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IRS commissioner says he's committed to finishing term, hasn't talked to president

IRS Commissioner John Koskinen says he won’t step down, following calls by Republicans to resign or for President Donald Trump to fire him.

“I’m committed to fulfilling the full term,” Koskinen tells CBS News. His term ends in November.

It follows similar refusals to step down during a Senate Finance Committee hearing April 6th.

Advocates worry new IRS debt collection could lead to confusion for taxpayers

In a letter to President Trump also dated April 6, Republicans on the House Oversight Committee demanded he fire Koskinen.

“We ask that you demand IRS Commissioner Koskinen’s resignation,” the letter reads.

Conservatives accuse Koskinen of helping cover up a scandal in which they say former senior IRS official Lois Lerner directed the agency to scrutinize conservative groups applying for tax-exempt status.

Koskinen’s “actions permanently deprived Americans of a full understanding of the IRS targeting scandal, where Americans were selected for extra scrutiny based on their political views,” committee Republicans write.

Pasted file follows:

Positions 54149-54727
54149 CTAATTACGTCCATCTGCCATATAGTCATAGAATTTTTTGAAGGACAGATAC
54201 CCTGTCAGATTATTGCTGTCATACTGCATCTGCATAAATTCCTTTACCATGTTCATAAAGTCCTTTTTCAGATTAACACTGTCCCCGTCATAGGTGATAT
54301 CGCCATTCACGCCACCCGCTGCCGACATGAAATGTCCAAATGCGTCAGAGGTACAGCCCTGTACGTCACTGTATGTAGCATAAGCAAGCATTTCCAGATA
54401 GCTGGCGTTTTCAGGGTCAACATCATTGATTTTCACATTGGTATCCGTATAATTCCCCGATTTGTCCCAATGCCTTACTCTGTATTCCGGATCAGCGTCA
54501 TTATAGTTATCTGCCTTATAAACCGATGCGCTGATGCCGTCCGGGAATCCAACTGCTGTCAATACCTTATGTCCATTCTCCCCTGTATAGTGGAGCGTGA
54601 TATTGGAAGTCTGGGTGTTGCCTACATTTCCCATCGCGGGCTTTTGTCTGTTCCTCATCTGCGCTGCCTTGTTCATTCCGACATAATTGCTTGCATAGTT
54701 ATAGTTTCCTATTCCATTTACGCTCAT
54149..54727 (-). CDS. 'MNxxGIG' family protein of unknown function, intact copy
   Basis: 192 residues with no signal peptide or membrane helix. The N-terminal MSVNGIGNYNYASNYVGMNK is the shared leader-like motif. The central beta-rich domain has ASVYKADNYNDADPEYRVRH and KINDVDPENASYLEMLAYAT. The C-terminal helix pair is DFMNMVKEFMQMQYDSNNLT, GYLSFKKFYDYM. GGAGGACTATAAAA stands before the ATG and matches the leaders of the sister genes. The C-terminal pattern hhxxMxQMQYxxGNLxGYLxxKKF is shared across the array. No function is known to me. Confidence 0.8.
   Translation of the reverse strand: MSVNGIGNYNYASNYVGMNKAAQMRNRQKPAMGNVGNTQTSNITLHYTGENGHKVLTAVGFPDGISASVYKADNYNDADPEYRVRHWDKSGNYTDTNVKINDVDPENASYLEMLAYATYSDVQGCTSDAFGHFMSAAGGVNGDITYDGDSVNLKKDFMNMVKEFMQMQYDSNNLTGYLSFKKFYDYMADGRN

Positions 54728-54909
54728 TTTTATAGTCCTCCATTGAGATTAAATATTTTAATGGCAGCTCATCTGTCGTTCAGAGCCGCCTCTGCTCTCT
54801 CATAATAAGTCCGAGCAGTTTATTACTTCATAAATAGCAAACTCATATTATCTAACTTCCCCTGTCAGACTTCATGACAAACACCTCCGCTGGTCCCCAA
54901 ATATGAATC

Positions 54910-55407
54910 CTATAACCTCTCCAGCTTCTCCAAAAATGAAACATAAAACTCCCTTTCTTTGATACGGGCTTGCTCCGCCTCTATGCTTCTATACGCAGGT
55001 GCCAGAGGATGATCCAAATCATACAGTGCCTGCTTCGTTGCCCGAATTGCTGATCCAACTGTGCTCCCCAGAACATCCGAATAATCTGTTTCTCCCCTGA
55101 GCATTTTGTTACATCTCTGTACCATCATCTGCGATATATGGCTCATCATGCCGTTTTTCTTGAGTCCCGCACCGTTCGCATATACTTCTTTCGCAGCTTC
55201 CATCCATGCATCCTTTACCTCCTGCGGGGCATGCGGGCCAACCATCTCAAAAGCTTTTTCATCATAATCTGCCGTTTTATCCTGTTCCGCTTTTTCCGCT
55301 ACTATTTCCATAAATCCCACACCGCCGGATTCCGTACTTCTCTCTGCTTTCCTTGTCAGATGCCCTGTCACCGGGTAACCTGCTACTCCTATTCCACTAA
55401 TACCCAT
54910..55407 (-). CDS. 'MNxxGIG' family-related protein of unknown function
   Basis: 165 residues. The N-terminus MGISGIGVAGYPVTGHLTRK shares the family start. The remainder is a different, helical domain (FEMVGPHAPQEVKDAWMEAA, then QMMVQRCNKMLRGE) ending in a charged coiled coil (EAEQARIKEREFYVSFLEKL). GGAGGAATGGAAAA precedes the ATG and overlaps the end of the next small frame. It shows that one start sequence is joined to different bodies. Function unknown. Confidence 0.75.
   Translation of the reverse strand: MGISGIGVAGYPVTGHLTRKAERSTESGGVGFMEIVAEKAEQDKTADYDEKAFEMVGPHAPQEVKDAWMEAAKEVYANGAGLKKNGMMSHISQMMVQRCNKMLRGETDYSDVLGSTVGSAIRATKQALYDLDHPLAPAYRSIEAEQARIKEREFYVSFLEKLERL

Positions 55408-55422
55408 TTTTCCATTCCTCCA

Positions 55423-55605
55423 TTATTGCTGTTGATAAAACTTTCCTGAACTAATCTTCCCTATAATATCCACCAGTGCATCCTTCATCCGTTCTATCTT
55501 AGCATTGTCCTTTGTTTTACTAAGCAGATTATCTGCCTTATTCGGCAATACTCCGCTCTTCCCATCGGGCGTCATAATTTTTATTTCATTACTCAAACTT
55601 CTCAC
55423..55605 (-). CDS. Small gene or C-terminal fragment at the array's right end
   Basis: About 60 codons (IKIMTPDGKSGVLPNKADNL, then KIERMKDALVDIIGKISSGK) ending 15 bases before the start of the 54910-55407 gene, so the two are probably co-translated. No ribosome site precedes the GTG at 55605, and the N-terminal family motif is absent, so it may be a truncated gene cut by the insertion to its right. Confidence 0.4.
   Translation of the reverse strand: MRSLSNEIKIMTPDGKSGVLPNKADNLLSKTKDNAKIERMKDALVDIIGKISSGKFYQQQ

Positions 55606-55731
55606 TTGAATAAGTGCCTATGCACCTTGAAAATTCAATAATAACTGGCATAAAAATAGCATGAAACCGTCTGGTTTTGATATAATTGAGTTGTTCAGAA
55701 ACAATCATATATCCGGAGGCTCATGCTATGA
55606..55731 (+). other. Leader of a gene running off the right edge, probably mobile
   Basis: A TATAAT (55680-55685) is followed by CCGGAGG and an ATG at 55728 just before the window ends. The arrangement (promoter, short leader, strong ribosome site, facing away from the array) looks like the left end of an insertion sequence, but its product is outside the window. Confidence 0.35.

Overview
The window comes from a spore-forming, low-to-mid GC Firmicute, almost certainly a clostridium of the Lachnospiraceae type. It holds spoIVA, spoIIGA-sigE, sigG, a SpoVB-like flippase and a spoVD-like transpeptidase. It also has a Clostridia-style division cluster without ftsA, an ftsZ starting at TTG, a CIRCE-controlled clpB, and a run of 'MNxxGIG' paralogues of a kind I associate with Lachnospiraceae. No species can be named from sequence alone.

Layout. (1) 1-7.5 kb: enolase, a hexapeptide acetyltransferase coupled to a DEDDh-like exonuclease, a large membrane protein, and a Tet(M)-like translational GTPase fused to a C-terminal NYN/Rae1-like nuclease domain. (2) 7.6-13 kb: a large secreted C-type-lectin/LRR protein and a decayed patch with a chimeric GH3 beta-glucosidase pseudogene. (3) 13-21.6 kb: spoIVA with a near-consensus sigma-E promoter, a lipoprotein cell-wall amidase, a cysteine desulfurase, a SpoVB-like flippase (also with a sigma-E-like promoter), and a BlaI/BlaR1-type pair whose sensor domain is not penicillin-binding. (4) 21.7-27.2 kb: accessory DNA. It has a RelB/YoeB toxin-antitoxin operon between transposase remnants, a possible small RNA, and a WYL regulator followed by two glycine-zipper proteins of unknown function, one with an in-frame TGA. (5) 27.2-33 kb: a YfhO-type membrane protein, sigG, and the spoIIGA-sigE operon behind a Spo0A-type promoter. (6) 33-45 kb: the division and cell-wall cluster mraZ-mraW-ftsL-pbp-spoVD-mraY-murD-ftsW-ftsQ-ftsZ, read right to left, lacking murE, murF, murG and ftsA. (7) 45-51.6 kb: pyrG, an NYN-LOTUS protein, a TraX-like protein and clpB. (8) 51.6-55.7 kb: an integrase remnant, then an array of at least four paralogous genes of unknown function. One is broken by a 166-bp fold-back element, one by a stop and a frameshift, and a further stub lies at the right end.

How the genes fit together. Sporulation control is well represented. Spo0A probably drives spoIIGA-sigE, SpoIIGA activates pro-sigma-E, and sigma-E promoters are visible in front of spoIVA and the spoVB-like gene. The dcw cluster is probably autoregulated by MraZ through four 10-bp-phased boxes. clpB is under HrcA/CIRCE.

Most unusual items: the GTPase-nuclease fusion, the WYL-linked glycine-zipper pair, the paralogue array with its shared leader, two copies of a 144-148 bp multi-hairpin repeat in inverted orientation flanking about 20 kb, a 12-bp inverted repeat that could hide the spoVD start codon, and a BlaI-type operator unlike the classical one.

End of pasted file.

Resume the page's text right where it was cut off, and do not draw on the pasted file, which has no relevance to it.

Koskinen tells CBS News he hasn’t spoken with the president, but he says “I’ve always said I serve at the pleasure of the President.”

“Since the inauguration, I haven’t talked to the President at all,” Koskinen says. “I haven’t had any conversations with anyone about the President’s view of the IRS.”

Still, the Trump administration has proposed significant budget cuts to the IRS.

The White House’s “Budget Blueprint” released last month calls for “diverting resources from antiquated operations that are still reliant on paper-based review in the era of electronic tax filing would achieve significant savings, a funding reduction of $239 million.”

“I think we’re to a point where there isn’t anything easy to cut,” Koskinen says.

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